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Four Reasons Why Therapists Choose Travel Assignments

Monica travels because she’s not ready to settle down

Have you ever thought about becoming a traveling PT, PTA or SLP? Many therapists are choosing traveling assignments because it has given them the flexibility, experience and life-style they are looking for. Here are several reasons why therapists end up choosing traveling assignments:

1. Prevents Burnout and Boredom

Physical therapist Monica and her husband Raymond, a physical therapist assistant, have had the opportunity to travel together as a couple. Not only do they get to work together, they also get to work with many others who have become close friends. Experiencing different locations has not only kept them from being bored, but it’s helped job burnout.

2. Gives Recent Grads a Chance to Explore

Rachel, a CompHealth physical therapist, decided to travel when she realized she wasn’t ready to settle down. Travel assignments were a great way for her to explore new places and figure out where she wanted to live permanently. Rachel has also loved that traveling has given her many opportunities to learn new skills.

3. Offers Flexibility

Speech language pathologist Jenny decided to leave her full-time job at a hospital and work as a traveling therapist. She discovered that it gave her flexibility to travel, explore new places and even meet new people. Even better, she didn’t have to give up her sense of stability to earn this new-found freedom.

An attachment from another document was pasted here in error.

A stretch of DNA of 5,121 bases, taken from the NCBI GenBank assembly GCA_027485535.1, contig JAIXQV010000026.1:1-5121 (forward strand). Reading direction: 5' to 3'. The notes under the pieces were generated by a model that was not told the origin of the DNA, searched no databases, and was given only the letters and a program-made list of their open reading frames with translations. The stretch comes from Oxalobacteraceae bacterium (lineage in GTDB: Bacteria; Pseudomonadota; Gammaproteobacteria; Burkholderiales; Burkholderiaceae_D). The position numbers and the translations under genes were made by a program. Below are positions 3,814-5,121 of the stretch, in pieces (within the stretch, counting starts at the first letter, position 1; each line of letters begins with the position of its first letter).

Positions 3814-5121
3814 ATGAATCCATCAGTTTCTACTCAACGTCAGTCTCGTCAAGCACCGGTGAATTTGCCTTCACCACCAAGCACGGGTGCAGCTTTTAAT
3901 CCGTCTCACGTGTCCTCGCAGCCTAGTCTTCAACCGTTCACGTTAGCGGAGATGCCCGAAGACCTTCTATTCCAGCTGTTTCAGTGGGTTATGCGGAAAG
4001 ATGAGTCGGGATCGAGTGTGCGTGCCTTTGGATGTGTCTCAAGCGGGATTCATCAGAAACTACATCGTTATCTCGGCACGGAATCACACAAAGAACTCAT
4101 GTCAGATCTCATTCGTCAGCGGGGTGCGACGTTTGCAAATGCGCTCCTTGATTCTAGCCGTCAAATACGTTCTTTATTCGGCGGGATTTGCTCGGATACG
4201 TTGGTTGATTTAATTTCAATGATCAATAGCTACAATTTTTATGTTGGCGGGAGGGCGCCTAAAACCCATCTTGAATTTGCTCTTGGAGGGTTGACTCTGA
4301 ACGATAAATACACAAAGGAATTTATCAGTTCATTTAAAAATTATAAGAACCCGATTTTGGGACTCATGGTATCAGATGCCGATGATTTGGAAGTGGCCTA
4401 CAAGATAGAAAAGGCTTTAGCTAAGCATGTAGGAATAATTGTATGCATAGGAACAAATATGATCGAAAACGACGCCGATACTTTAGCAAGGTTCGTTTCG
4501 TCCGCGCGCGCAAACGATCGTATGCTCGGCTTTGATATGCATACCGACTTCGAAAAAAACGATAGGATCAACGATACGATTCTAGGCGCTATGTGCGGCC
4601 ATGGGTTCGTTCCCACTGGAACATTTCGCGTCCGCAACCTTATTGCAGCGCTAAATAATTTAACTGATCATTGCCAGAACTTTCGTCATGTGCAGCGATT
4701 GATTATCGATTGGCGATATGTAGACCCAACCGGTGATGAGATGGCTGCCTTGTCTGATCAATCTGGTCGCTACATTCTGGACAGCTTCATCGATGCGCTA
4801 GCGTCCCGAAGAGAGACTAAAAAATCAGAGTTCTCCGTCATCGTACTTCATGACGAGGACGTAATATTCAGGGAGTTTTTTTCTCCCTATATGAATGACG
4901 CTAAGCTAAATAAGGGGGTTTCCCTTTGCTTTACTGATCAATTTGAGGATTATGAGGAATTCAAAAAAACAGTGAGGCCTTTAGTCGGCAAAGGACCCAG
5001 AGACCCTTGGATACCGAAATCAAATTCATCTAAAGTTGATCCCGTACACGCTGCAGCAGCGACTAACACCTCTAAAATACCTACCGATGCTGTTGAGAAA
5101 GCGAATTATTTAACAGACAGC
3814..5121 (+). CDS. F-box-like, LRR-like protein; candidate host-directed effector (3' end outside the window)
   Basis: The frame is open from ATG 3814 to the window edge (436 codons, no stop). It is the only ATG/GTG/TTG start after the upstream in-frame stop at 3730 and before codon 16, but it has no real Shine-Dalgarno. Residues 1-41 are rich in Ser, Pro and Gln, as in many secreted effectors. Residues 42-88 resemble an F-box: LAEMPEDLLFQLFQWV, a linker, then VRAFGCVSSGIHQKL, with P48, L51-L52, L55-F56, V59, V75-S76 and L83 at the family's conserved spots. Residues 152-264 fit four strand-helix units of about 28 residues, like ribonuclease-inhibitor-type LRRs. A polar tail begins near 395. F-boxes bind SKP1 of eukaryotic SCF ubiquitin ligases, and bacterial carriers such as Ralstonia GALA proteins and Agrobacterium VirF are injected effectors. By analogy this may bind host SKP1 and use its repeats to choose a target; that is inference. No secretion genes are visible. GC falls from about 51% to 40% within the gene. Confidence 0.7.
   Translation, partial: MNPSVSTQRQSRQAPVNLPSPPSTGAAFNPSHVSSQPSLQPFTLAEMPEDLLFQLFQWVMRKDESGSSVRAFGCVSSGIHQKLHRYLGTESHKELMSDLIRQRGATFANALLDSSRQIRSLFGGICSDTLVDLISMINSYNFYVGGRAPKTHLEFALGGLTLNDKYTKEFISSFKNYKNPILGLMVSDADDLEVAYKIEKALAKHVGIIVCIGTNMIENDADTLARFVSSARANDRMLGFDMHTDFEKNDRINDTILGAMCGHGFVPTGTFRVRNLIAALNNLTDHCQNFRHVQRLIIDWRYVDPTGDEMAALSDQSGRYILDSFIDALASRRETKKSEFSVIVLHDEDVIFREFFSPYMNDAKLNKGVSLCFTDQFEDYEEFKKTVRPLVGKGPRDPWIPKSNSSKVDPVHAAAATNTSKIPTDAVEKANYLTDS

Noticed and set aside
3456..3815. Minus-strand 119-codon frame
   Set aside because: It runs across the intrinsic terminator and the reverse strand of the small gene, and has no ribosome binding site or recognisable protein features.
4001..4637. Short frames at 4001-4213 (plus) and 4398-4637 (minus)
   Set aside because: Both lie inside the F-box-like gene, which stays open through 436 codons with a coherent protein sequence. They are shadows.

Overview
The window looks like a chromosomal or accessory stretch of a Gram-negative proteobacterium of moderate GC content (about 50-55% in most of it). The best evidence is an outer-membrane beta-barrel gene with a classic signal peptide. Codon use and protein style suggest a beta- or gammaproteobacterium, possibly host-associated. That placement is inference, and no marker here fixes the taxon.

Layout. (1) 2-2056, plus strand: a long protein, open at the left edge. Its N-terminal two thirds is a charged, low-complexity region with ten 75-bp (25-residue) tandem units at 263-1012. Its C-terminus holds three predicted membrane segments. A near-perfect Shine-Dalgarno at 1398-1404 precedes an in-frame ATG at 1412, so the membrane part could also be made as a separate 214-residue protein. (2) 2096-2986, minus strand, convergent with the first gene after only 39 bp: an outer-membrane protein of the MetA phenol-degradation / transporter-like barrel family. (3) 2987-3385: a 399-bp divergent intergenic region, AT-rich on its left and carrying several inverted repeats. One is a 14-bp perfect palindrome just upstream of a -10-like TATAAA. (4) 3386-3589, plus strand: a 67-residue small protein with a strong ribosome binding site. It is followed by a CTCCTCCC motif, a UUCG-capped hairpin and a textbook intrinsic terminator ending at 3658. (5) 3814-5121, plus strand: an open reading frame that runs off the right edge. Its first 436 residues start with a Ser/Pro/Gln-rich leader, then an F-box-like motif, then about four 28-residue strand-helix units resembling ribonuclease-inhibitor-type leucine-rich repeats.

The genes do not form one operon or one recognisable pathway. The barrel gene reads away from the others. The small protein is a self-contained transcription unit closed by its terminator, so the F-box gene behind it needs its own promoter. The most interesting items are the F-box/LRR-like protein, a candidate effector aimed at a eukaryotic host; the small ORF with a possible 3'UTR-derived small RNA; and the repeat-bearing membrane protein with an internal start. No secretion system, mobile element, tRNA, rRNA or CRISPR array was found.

Nicole uses travel assignments to grow professionally

4. Allows for Professional Growth

Nicole, a traveling physical therapist, has loved the feeling of not knowing where she will be three months from now. Traveling has given her the opportunity to network and improve her skills. “Everyone has different knowledge and experience to draw from — it all helps you grow as a professional,” she says.

Tips for Starting Your Travel Career

  • Start the job search early – Don’t wait until you have finished your last clinical to start interviewing.
  • Refresh your resume – Make sure your resume is well-written, with dates of your education and each clinical listed separately.
  • Compare travel vs. permanent jobs – Travel opportunities usually earn more than a permanent position, but remember that employers pay benefits to a permanent employee and often follow a pay grid.
  • Compare salary packages – Focus on salary, benefits, sign-on bonuses, relocation assistance and even loan forgiveness.
  • Choose a work setting – Consider the big picture of where you would like to work.
  • Understand your needs ­– Figure out what you want to accomplish in your position and prepare to articulate this to a potential employer.
  • Work with a reliable search firm – Your consultant should understand your needs and expectations.
  • Interview for and accept the job – Once you are happy and have accepted an offer, your search firm should follow up with all the necessary details (boards, licenses and housing).

To read more about tips for starting your career as a therapist, click here.

Interested in being a traveling PT, PTA or SLP? Click on the links to check out open jobs!

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Brianna Jordan

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